The Vault Suit
Designing, or redesigning the vault suit meant adhering to canon, and updating the textures and tactile feel for the detail we can achieve now in games. I opted for a more durable denim like material, something quintessentially American and, suited to carrying out vault tasks involving heavy machinery and crawling through metal pipes.
Overall, the vault suit seems to represent an Everyman/Everywoman uniform of conformity, and a blank canvas for accessorizing once the wearer had escaped into the harsh environment of the wasteland. Preserving the retro 50’s flavor seemed to support this, and I wanted the suit to feel at home in a classic 50’s sci-fi film like Forbidden Planet. The reinforced elbows and knees seemed to introduce a bit of that flair to the otherwise oppressively Orwellian environment.
Industrial design is such an interesting thing, especially when you’re trying to reflect the projection of a society’s dreams of the future onto a…coffee machine. As a team we poured over antique magazine ads, and articles trying to capture the essence of a society quite frankly, we didn’t grow up in. The prevailing theme was an almost aggressive enthusiasm for all things future and atom powered. Rocket fins, chrome flanges and vents of any kind, the more superfluous the better. The materials list technologically, never advance beyond the 50’s aesthetic.
That meant vacuum tubes versus circuits, bakelite versus modern plastics. The most mundane objects would be tricked out as though ordered from a Googied out AV catalogue with the ensuing wide glide, streamlined fonts. In full knowledge of the nuclear nightmare this make believe society was hurtling towards, the opportunities for high parody became numerous. The trick was to not step on the toes of a personal hero of mine, Terry Gilliam, whose films are densely laden with those sight gags, but at least emulate the richness of detail that would hold up to repeated viewings and stay fresh.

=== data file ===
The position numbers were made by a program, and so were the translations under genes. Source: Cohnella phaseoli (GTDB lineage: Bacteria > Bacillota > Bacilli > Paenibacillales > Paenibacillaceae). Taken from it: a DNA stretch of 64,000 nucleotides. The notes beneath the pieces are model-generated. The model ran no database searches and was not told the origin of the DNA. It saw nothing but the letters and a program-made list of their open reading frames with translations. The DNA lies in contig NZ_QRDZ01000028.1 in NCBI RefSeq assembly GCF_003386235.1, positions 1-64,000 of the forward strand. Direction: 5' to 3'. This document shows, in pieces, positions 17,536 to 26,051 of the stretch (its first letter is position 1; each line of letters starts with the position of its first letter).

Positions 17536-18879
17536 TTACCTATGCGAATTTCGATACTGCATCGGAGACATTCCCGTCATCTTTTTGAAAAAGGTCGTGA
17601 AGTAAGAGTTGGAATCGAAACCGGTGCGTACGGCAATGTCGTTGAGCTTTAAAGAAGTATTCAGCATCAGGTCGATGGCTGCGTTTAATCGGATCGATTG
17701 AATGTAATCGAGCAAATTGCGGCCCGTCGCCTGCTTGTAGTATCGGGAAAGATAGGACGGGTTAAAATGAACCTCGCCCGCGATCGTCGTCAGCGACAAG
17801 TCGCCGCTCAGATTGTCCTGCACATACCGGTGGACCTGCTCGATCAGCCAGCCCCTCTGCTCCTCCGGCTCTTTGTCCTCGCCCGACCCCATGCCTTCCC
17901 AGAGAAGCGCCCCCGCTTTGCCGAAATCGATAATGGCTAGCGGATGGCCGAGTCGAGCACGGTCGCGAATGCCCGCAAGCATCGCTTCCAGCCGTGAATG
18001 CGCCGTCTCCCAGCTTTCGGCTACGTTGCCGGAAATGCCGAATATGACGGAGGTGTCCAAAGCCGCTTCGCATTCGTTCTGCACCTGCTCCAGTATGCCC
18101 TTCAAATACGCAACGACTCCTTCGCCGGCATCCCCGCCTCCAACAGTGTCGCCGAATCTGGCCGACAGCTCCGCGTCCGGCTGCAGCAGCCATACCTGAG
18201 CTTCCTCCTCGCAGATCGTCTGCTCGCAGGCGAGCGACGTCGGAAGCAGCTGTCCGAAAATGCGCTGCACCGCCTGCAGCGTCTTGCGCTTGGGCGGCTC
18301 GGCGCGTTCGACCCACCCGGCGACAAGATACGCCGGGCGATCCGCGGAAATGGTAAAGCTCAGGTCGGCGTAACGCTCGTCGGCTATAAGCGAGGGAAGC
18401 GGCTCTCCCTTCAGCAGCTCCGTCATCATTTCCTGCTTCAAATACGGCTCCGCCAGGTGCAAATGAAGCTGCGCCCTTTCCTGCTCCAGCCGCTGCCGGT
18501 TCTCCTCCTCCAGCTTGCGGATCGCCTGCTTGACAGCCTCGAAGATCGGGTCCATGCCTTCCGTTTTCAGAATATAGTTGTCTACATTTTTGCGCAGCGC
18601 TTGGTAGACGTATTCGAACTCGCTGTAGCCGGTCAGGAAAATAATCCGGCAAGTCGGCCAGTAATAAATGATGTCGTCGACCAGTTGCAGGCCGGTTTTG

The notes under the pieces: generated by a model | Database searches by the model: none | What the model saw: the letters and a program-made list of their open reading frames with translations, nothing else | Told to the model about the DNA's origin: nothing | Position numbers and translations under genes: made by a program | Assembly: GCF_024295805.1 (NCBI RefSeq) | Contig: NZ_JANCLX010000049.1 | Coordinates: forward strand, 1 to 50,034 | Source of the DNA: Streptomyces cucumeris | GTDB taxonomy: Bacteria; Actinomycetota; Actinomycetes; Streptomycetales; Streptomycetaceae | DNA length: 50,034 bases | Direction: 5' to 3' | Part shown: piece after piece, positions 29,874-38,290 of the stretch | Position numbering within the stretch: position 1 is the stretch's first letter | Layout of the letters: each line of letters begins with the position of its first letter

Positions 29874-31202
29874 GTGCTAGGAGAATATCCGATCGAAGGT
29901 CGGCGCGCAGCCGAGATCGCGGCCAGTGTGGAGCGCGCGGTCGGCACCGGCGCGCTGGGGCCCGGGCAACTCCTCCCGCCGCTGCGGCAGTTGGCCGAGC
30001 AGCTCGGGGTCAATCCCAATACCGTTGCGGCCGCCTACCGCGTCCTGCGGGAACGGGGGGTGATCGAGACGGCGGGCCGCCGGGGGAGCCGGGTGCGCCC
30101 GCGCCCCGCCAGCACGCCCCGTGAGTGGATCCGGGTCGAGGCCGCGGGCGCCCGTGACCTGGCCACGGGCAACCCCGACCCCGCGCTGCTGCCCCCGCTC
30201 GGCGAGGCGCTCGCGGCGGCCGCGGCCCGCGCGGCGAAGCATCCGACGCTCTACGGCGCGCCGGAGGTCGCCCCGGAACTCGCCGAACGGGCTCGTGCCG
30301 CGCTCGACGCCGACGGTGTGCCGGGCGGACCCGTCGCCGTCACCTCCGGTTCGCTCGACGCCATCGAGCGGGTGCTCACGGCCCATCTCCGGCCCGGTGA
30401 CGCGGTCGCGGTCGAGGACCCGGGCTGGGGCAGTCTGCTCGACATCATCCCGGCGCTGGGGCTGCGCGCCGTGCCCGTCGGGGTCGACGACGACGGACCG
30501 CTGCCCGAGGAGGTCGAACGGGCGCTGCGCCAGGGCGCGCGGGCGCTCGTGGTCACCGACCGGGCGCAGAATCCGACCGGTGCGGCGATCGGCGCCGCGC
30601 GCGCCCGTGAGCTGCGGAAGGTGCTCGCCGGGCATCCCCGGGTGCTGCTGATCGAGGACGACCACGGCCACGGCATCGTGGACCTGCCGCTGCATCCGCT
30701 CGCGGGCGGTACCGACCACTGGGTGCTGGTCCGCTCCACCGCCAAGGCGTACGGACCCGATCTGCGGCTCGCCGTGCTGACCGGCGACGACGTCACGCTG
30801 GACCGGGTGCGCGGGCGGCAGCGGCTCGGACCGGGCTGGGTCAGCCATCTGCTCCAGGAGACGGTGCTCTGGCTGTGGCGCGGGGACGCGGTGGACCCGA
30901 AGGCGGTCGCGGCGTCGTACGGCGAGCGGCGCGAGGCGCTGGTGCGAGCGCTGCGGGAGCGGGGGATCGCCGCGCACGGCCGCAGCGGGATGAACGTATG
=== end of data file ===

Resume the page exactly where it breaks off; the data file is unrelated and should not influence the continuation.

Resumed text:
By a building’s basic silhouette I wanted to connotate its prior use. Hotels and entertainment structures were certainly zippier, Googier, and space age, than the brooding bunker like civic structures. Streamline and deco would of course take a ubiquitous bow, as they figured prominently in the original and we wanted to preserve that flavor. Additionally, they created unexpected and compelling shapes when half destroyed and festooned with chromed out hood ornament valkyries and brooding senator heads. A nice counterpoint, eminently repeatable shapes came from emulating Corbusier”s “machines for living”, and other Utopian type residential structures.
I tried to learn as much about that kind of architectural aesthetic when the streets were in danger of getting too much of a campy “Jetsons” look. I learned that Googie Architecture got its name from a coffee shop designed by John Lautner. I found his other architecture quite beautiful, as well. Emulating these styles produced an impressive variety of interesting shapes that became a lego set for the level designers to build cities with. It’s always awesome to see these environments approaching that final polish, with all of the elements coming together in ways I didn’t expect. The final addition of the small details really propelled the apocalyptic grandeur of the destroyed world we are creating. As a stage for storyline and ensuing conflicts the player will find him herself in, the results are thus far fantastic. Populating this world with the various monsters, enemies and ambient critters is something I‘ll address next.